I suspect that the article's 10AU figure is a reflection of the minimum distance an L Dwarf could be from this 1-2Jm object without also causing a microlensing event. The evidence that some are free fliers would be statistical evidence based on how many were seen compared to stars. Orbital dynamics might be a factor, but I read it as just what the microlensing data could rule out.

John Xenir
2011-May-19, 07:56 PM
What is the estimated temperature of these planets? What are chances of some liquids not much below cloudtops? (if they are more gaseous H/He planets, like 4 ones of our system)

IsaacKuo
2011-May-19, 08:37 PM
I suspect that the article's 10AU figure is a reflection of the minimum distance an L Dwarf could be from this 1-2Jm object without also causing a microlensing event. The evidence that some are free fliers would be statistical evidence based on how many were seen compared to stars. Orbital dynamics might be a factor, but I read it as just what the microlensing data could rule out.
Ah, I think I get it now. The 10AU figure by itself seems a bit unconvincing, since Saturn is about 10AU from the Sun. But if the 10AU limit only applies to the lightest dwarf stars, then 10AU may be beyond the range at which a Saturn sized planet is likely.

Does anyone know if this study detected any bound planets also? I'm guessing not.

Jim
2011-May-20, 11:31 AM
Heck, just Google "Rogue Planet." He's done the modeling for you.

Arrrgh! Rouge Star. http://janus.astro.umd.edu/orbits/nbdy/rstar.html

Bynaus
2011-May-20, 11:46 AM
The problem I have with the statement on the BBC article is that a planet that is further than 10 AU from its star could still quite easily be bound to it (as the outer planets of our own solar system are), but the article seems to imply that they wouldn't be.

The point is that a survey of many nearby stars showed that detectable planets at 10 AU+ are exceedingly rare. Mind you: we do have the technical possibilities to detect them, as shown by the direct imaging of the Beta Pictoris planet (at ~8 AU around a very bright star). From the non-detection of planets in this survey, they calculated how likely it would be that the 10 MOA-events are due to 10 AU+ planets - and it seems that at least 75% of the MOA-events are due to free-floaters.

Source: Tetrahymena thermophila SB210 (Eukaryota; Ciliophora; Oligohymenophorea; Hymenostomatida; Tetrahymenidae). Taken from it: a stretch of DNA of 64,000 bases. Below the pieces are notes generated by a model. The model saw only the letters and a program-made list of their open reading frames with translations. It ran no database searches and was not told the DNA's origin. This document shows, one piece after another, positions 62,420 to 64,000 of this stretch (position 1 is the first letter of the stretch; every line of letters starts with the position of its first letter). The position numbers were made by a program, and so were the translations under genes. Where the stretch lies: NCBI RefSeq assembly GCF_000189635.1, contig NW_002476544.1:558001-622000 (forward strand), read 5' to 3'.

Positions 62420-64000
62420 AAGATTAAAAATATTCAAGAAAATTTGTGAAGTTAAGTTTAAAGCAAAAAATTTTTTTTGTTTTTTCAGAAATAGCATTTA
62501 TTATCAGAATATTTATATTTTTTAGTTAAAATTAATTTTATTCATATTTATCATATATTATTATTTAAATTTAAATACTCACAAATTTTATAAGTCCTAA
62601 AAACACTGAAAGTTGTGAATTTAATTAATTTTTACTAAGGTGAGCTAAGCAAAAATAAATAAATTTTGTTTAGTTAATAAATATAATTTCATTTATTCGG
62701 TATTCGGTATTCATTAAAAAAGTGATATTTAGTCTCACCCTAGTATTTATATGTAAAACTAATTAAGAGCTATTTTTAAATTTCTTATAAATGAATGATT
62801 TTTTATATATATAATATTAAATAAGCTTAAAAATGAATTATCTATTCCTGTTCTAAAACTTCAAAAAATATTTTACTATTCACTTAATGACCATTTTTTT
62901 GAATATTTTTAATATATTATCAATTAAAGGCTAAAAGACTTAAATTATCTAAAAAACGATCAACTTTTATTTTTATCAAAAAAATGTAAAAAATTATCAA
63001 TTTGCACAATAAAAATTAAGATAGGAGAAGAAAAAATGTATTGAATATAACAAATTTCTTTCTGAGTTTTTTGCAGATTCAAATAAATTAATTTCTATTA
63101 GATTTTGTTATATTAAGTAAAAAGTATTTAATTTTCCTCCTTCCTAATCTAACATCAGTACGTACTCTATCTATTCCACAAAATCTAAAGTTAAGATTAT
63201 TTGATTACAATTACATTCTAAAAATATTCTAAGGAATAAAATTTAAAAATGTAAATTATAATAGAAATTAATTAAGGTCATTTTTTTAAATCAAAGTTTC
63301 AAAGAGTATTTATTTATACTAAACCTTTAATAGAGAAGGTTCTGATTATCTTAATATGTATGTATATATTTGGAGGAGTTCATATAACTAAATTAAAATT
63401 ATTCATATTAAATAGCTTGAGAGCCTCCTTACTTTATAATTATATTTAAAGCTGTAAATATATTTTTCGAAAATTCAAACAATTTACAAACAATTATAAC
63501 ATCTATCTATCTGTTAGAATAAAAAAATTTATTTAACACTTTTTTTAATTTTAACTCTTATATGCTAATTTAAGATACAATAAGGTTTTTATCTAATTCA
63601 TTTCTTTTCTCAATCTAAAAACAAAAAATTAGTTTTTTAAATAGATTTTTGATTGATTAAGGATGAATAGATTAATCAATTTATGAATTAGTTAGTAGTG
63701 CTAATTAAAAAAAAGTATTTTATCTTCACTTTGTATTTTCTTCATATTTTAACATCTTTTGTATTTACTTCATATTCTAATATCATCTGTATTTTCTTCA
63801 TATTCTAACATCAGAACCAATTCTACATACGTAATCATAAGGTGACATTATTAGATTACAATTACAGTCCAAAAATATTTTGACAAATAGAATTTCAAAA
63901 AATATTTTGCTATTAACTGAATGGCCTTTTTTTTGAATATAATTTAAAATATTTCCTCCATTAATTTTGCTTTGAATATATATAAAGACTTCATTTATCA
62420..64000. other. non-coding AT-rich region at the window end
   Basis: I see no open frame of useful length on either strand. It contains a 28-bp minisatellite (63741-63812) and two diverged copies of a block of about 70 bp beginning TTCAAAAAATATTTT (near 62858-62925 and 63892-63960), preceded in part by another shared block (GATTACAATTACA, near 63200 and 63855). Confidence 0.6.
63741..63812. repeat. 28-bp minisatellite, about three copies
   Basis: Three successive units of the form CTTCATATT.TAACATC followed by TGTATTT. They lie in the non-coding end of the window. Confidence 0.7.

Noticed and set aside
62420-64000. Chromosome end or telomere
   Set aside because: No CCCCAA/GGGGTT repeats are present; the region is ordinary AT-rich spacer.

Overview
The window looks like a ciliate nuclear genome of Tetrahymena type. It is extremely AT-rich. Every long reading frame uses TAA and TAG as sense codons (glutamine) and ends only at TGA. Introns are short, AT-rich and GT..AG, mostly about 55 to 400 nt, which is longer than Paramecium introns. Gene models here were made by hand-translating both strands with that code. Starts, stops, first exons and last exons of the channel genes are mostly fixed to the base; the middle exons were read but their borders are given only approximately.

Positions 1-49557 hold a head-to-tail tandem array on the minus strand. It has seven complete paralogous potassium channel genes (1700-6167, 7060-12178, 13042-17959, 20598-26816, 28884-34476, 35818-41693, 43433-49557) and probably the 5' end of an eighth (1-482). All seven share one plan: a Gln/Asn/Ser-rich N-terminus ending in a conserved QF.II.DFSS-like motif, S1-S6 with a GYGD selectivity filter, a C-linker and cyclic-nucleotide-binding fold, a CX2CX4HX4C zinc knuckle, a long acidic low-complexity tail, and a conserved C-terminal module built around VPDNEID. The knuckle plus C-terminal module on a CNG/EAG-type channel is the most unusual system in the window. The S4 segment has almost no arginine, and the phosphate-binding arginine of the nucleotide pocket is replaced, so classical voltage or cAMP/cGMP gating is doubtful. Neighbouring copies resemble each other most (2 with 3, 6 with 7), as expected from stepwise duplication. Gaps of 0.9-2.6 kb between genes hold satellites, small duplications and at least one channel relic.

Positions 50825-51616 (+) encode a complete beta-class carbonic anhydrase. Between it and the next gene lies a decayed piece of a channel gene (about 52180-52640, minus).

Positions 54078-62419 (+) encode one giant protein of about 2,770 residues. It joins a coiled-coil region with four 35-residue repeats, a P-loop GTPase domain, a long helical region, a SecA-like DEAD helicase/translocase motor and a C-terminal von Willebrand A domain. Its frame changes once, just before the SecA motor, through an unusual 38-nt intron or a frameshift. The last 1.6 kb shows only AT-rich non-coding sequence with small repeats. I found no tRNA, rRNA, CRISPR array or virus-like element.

However, direct imaging, with adaptive optics, of planets orbiting young stars places upper limits on planets at wide separations. The Gemini Planet Imager has set upper limits on the number of stars with Jupiter-mass planets at semi-major axes of 10-500 AU. From these results, we estimate that <0.4 of the 1.8 planetary-mass objects per star are likely to be bound to stars at orbital separations of <500 AU (see Supplementary Information Section 8). Hence, more than 75%
of these planetary mass objects are probably unbound to stars if their typical mass is a Jupiter-mass or more.

From the paper on arxiv: http://arxiv.org/abs/1105.3544

borman
2011-May-20, 08:21 PM
I wonder if their Dark Mass/Baryonic Mass ratio was significantly lowered as a result of their hyperbolic gravity assist to escape speed.

Hernalt
2011-May-21, 05:09 AM
There are people who believe that aliens have informed some of us that a giant dark planet will come into the inner solar system and disrupt things. In these stories, the planet is named Nibiru. Huh. Thank you.


Heck, just Google "Rogue Planet." He's done the modeling for you.

Thanks for the Rogue Star link. Unfortunately it doesn't go below .08 solar masses. I coded for Jovian mass and have behavior of a 1 Jm Nibiru approaching 1AU perihelion from just-barely hyperbolic. Inside a tiny keyhole it absconds with earth and moon. Inside a small window it slings earth over escape velocity. Inside a wider window it imparts significant eccentricity. Then what I'll eyeball as 'survivable eccentricity' after 1.2 AU. Larger mass Nibiru(s) scale this outward. I don't know how to do probabilities wrt the ecliptic. At any rate, very remote odds, and that without listening to a sneaky scientist, who is always fudging data to get his next NSF grant.:whistle:

noncryptic
2011-May-22, 12:35 PM
"Astronomers, including a NASA-funded team member, have discovered a new class of Jupiter-sized planets floating alone in the dark of space, away from the light of a star. The team believes these lone worlds were probably ejected from developing planetary systems." - NASA

Apparently it is thought to be very unlikely that these 'planets' formed on their own, not in orbit around a star.

What reason is there to think that 'body formation' stops only (or almost exclusively) when that body ignites as a star?
I can see how the body being a star helps it to stop accreting even more matter (radiation pressure), but wouldn't the process also stop if there just isn't any more matter in the vicinity to be attracted by the body that's forming, and could such a body not just as well not have enough mass to become a star?

(Otoh such rogue planets - given their relatively low mass compared to stars - might be likely to be captured by stars, which might result in Jupiter-like planets with unusual orbits.)